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republican party to stand for conservative principles. i'm going to speak the hard truths. when it's time to tell my party to do something different, we've got to be smarter, stop saying dumb things and fight for our principals. education is a choice. sticking with our principles. >> when i had ron paul on, he took a dim view of governor chris christie and he didn't like the way he and his son rand paul had gotten into the dust up over who is a real republican and what really matters, and i'm getting a sense, governor, that on issues like surveillance, on issues like the intruciveness of government, there are the main streamers in the party and those who just say hands off, even extending now to whether we go into syria or not. this is the real battle going on for the soul of the party. >> well, let's talk about the issue, the dust up between the two of them about surveillance. there's a healthy tension in the republican party. there's a good thing we've got libertarian tendencies within our party. >> which tendencies do you have,
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more of the rand paul or the chris christie cool it because it keeps us safe. >> no, no. look. we need to keep ourselves safe but we need to protect ourselves from intrusive government. i think the water's edge is important. look. i don't mind us using surveillance and drones, killing terrorists abroad. i do have grave concerns about the governor using some of those same tactics here at home, but we need to have those debates with this administration. look at all these scandals, irs, benghazi. this is a result of overly large, intrusive government. because of the obama administration, we want to limit government. the founding facts wanted a limited government. let's not give up our security, but we can have our freedom as well. >> governor bobby jindal, thank you very much. before we even launch missiles over there, is the retaliation already here? that's right for you, including the lexus es and ct hybrids.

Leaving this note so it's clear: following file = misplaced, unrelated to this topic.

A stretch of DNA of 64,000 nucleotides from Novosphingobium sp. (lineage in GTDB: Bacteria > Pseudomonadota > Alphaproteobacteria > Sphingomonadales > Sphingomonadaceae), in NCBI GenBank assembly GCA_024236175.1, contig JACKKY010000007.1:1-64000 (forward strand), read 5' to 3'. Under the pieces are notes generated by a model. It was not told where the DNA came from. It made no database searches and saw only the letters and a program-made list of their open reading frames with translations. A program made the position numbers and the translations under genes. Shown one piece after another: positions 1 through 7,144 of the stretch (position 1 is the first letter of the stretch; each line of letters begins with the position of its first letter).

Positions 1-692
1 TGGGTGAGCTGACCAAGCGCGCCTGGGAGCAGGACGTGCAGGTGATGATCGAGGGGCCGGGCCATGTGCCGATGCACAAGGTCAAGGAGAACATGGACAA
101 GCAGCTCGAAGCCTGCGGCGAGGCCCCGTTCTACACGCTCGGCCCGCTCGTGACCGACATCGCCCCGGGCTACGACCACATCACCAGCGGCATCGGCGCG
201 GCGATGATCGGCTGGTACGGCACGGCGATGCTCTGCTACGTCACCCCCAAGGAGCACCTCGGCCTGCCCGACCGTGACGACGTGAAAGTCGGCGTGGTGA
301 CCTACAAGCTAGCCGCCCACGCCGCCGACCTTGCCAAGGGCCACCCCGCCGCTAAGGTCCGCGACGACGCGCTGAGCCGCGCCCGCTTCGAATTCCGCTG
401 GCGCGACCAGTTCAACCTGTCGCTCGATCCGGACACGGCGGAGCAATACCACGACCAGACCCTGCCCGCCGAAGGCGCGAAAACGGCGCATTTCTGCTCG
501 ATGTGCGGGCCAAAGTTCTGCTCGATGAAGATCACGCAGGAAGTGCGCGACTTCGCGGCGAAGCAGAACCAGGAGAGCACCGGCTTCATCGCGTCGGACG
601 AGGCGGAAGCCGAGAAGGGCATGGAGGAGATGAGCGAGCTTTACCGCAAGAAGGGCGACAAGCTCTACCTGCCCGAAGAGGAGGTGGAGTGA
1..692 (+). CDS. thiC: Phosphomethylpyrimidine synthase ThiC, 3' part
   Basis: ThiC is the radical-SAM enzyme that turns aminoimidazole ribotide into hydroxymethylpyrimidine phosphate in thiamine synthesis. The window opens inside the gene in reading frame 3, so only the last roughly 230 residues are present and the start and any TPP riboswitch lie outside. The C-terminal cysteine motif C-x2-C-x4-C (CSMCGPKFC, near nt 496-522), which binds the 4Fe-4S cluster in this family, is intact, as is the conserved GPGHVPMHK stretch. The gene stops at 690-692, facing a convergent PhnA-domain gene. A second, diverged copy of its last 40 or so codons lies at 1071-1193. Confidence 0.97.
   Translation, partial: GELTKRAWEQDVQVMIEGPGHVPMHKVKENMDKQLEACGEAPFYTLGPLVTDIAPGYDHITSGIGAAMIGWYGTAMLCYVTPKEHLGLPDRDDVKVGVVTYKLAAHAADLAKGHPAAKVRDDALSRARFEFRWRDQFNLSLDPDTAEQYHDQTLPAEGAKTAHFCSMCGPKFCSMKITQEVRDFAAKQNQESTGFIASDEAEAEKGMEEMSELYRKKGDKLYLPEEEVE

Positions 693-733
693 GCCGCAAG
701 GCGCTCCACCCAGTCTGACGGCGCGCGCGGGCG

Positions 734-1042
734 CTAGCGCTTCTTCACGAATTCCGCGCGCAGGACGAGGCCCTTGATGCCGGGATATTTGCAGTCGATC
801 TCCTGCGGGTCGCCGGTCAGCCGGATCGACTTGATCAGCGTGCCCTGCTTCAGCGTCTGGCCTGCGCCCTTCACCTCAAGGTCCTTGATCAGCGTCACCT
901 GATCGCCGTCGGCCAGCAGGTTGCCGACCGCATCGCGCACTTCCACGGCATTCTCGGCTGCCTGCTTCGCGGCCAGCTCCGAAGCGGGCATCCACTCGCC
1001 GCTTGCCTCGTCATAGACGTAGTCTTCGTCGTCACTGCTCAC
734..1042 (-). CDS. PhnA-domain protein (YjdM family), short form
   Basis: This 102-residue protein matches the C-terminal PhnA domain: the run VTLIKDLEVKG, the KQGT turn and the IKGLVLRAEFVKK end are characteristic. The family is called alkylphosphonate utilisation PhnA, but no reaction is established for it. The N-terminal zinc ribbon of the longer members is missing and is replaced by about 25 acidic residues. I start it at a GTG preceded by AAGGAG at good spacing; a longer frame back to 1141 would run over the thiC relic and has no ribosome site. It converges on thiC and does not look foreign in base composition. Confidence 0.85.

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>> reporter: right now the pentagon is in a watch and wait mode. defense secretary chuck hagel will return from asia late friday. he spoke with his german counterpart by telephone today. u.s. navy warships are standing by. the president has been presented a range of options by the pentagon. u.s. navy destroyers and submarines are ready, but the timing of any strike now reftsz with the diplomats -- rests with the diplomats and the white house. >> we believe that it's too late for the un inspection to be credible given the mass shelling that the regime has done in the affected areas, and we're going to make our own decisions on our own time lines about our response. obviously we will continue consultations with our international partners around the world, but we are making decisions based on our own time line. >> reporter: the white house does not believe it will achieve a un security council resolution. the administration also does not believe it will get the full